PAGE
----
My favourite cartoons as child were reruns of Bob Clampett’s Beanie and Cecil, and The Flintstones. A curious lad, drawing nonstop, I used to ask quirky questions to my parents such as “How do robots breathe?”
I am an associate professor in emerging media at Université du Québec à Chicoutimi (UQAC).
I have an atypical background. I am an animator who became a researcher. Yet, it is not difficult to understand my journey from the cartoon world to human-computer interaction. The skills and aptitudes necessary to be a great cartoonist are the same as those needed for academic endeavours. Curiosity, passion for finding and understanding some form of truth, an open mind, thoroughness, patience, a willingness to work on obscure and sometimes repetitious tasks, a great sense of pattern recognition, observation, a capacity to focus for hours, and a quirky personality engaged with the world.
I was an animator first and became a user experience designer through exposure. As a kid, I was drawing cartoons and comics instead of doing my homework. When I discuss an app or an animation with a client or a peer, I visualize it as a hologram. I can see all the parts and their connections as a continuous flow. I create classical animation through Adobe Flash. For me storyboards, animation, user interface designs, comics, and flowcharts are similar forms of visual storytelling. I enjoy creating visual rhetoric for mobile apps, Web apps and cartoons.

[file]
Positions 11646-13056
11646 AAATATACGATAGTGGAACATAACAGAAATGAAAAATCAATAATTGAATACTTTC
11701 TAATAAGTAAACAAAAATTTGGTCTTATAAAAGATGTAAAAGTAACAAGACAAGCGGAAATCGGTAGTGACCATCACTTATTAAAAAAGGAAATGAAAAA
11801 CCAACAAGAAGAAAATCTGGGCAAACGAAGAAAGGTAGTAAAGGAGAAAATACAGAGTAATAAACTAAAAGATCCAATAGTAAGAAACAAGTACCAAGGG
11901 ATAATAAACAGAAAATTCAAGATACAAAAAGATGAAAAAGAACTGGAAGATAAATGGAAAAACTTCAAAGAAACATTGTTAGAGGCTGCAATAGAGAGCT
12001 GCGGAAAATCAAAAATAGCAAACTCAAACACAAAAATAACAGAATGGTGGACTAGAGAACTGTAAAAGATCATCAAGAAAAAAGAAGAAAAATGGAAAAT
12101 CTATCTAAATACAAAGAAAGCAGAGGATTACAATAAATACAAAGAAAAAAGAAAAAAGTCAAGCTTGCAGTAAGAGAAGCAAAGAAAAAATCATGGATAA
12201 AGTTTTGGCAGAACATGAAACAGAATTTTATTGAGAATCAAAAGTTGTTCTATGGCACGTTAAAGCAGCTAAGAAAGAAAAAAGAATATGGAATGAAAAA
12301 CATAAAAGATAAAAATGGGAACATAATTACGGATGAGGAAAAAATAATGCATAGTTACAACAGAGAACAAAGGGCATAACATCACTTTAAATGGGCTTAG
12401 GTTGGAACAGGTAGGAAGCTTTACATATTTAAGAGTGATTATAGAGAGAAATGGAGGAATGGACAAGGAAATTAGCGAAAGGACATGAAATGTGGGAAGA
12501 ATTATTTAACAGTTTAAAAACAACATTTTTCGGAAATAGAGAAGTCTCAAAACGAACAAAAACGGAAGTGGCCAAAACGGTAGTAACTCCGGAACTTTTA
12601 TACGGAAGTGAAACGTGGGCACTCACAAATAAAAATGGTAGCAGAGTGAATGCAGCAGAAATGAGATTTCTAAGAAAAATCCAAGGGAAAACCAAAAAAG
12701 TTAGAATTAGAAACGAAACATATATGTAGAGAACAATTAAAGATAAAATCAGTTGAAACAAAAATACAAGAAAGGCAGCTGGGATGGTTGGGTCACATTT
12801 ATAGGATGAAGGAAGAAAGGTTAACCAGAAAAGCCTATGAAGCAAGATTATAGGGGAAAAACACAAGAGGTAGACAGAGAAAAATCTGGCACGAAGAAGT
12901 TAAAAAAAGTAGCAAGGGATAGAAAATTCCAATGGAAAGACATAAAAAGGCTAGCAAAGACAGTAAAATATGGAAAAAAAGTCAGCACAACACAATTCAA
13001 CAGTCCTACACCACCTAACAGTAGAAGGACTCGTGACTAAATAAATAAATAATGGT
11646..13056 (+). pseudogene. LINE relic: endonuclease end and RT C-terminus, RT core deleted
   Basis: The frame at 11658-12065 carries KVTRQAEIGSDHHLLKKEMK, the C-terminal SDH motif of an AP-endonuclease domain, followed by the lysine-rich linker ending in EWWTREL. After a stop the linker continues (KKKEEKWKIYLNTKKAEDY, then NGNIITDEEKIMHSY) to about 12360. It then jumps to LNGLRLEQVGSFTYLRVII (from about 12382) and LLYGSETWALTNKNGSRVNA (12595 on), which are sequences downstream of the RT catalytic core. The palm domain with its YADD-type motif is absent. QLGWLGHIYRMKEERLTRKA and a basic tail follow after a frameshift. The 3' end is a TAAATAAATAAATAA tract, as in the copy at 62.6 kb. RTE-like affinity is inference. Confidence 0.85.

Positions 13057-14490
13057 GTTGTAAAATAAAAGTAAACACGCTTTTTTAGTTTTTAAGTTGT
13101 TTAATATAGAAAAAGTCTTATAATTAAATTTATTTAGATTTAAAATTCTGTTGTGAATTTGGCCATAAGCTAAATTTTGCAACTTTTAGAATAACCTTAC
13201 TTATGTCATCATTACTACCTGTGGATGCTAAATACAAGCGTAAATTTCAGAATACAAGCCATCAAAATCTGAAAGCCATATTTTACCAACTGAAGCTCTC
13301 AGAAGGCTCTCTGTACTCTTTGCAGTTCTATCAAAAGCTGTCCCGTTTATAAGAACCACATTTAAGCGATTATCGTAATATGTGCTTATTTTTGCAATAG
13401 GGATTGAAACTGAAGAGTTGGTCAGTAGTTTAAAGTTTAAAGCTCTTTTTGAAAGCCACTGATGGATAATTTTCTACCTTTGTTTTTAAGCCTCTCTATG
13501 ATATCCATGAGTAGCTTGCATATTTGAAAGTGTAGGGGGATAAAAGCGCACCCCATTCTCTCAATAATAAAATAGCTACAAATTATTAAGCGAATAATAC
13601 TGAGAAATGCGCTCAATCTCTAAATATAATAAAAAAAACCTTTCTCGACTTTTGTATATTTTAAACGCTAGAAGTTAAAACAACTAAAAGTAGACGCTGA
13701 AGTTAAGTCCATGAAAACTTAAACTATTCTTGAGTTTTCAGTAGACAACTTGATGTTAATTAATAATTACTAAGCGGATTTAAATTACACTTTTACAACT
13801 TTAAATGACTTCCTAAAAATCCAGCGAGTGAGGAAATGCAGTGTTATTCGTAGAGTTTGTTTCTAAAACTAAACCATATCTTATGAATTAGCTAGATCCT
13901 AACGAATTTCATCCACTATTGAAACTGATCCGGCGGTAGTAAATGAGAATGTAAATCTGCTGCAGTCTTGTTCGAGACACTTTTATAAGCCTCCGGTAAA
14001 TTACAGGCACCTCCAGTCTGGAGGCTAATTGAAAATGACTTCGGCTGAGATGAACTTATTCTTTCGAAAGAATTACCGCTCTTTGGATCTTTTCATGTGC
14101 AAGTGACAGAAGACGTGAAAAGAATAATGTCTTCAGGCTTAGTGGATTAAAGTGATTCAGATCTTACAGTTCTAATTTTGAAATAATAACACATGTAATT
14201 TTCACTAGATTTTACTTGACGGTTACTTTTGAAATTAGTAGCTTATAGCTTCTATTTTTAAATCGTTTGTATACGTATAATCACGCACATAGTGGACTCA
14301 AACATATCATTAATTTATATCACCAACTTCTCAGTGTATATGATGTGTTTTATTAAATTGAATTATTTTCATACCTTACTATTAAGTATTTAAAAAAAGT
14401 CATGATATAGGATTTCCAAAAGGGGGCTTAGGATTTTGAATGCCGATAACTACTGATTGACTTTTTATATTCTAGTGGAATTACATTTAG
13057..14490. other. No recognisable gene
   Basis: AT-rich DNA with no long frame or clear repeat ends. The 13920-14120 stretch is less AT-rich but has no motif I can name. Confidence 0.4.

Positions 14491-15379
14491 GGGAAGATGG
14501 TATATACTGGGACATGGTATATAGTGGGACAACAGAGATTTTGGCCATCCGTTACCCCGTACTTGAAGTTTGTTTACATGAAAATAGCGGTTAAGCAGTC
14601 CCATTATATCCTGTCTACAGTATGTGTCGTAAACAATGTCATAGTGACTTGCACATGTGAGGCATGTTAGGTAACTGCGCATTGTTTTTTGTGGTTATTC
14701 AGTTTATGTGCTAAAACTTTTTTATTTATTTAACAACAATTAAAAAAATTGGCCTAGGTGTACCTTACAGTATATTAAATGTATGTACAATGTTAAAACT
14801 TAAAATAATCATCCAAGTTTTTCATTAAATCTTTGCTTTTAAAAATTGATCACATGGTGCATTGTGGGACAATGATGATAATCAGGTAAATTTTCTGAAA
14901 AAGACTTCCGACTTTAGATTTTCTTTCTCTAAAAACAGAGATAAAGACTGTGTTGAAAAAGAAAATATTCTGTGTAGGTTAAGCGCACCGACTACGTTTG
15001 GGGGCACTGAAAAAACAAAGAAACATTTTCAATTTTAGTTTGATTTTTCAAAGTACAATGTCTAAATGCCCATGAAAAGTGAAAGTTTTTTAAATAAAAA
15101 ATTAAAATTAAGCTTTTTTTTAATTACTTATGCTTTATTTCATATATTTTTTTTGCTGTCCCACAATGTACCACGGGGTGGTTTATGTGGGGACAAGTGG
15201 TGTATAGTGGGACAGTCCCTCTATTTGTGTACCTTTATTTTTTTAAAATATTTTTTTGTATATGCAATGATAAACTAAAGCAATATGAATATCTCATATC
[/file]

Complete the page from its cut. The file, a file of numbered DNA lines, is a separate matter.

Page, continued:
Toon Doctor is my personal company. It was officially incorporated on March 14 2002, but started in September 2001. At first, an animation studio only, through experimenting and overlap with other projects, I've gotten hooked on doing Web projects and mobile apps. I'm great at solving problems and imagining new ways to do things.
For six years, Toon Doctor was my fulltime job and startup. That's when I created several Flash-related courseware, learning first hand about instructional design. In 2004, I brought ComicBookBin officially under Toon Doctor. It's a huge comic book news site I continue to publish. I'm located in Canada.
I use the formal last name “Saint-Louis” for my academic work. I use the colloquial “St-Louis” for non-academic pursuits. Hervé is "Harvey" in French.
When I chose the name Toon Doctor in 2001, I did not know that one day I would be a doctor doing research at a university. It’s the best name for who I am, a cartoonist who is a researcher.